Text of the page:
Otter Pup Rescued After Being Stranded On Roadway

Marcia Lynn

A sea otter pup was rescued after locals saw it stranded on Kachemak Drive Wednesday (photo courtesy of Debbie Tobin)


     With the help of many concerned citizens in Homer, a young sea otter was rescued Wednesday afternoon.  Around 2:30 p.m. Wednesday, Debbie Tobin, Assistant Professor of Biology at the Kachemak Bay Campus, started getting calls from people who had spotted a small sea otter pup in the middle of Kachemak Drive, close to Mud Bay.  

     When she got there at 3 p.m., people were directing traffic around the pup.  They were trying to coax the pup back in the water which was close to shore because it was high tide.  She says the pup was a female, estimated to be about two to three months old.

Tobin says otter pups can be feisty so she wanted help, but couldn’t reach anyone from the Homer marine mammal stranding network.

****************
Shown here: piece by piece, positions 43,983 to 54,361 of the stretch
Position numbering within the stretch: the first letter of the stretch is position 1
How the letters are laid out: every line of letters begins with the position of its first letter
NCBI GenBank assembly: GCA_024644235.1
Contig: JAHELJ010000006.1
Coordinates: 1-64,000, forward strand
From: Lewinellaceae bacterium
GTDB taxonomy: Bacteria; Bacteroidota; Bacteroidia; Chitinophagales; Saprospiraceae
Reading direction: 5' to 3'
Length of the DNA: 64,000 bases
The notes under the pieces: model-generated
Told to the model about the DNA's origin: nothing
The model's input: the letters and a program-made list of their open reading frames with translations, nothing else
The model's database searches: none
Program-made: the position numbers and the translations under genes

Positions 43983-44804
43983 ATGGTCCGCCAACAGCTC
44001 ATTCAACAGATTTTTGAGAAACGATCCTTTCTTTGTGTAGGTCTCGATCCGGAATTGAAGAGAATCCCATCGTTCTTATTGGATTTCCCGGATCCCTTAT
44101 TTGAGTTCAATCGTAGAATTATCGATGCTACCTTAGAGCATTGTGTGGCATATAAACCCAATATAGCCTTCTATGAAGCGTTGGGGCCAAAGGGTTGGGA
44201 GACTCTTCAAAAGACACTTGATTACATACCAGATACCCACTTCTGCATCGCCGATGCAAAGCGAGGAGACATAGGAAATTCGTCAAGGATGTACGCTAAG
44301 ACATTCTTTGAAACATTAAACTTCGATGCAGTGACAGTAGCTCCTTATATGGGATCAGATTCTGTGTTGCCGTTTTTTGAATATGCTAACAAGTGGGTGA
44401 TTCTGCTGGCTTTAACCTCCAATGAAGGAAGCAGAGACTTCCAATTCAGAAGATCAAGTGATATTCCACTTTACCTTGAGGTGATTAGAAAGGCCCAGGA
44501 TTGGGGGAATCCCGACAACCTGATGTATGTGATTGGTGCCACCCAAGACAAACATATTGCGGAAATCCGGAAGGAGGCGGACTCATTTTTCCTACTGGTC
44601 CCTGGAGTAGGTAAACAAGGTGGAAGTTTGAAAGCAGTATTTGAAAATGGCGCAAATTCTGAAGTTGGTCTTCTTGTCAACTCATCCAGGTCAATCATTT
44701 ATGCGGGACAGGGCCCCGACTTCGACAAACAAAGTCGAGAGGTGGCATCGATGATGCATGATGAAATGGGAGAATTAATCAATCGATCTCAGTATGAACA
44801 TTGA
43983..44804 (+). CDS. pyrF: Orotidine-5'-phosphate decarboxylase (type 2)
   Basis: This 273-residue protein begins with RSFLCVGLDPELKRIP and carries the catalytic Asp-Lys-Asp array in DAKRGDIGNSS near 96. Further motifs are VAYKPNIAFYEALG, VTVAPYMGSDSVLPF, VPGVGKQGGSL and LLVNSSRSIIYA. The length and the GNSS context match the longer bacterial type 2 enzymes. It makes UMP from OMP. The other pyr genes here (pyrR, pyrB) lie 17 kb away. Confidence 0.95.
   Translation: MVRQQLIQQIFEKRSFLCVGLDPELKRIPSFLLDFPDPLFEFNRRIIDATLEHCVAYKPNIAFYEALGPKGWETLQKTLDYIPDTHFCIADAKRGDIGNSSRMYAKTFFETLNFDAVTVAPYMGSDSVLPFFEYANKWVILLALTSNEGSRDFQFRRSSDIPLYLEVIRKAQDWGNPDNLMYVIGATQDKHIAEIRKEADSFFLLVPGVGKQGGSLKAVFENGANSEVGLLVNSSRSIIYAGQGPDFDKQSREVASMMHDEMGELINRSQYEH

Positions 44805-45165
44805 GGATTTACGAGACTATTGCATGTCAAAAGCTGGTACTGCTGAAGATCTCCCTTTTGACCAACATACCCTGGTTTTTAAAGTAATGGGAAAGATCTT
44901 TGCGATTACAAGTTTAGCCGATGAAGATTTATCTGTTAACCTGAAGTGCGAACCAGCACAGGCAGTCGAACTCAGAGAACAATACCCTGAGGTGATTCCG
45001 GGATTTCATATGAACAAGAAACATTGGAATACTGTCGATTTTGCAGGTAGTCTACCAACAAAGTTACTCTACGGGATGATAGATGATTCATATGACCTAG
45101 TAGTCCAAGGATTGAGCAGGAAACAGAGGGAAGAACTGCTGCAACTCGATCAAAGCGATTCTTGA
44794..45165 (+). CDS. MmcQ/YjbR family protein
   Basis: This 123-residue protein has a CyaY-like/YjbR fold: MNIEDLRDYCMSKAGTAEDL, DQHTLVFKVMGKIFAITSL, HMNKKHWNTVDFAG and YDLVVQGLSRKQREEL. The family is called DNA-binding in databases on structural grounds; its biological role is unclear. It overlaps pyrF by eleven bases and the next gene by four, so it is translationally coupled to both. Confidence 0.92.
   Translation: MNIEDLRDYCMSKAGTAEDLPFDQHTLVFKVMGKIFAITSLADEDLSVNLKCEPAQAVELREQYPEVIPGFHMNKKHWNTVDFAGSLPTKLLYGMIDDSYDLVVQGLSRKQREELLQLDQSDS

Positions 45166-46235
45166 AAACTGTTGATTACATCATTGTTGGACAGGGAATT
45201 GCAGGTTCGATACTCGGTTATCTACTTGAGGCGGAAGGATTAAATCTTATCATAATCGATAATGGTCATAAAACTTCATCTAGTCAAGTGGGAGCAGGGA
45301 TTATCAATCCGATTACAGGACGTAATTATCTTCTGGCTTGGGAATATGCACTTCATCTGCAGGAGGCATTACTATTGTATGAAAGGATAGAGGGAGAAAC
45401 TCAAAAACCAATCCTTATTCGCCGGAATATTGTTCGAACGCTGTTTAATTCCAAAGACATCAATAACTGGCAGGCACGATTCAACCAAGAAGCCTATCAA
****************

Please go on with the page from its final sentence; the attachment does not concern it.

She then contacted Martin Renner, an ornithology instructor at the college.  The two of them corralled the small pup into a kennel.  Tobin says the pup was vocalizing, calling out for its mother.  They put the kennel near the water for about ten minutes, hoping her cries would attract another otter.  

     The pup was later taken to Soldotna and given to staff from the Alaska Sealife Center’s Marine Mammal Rescue and Rehabilitation unit, who then took the pup to their facility in Seward.

Tobin speculates the pup was separated from its mother during recent rough seas.  She says a stranded sea otter pup that has lived in captivity can’t be released back into the wild. That’s because it hasn’t had enough time to learn survival skills from its mother.  

     Tobin says quick action by people who first discovered the lone pup in the middle of the road likely saved its life.


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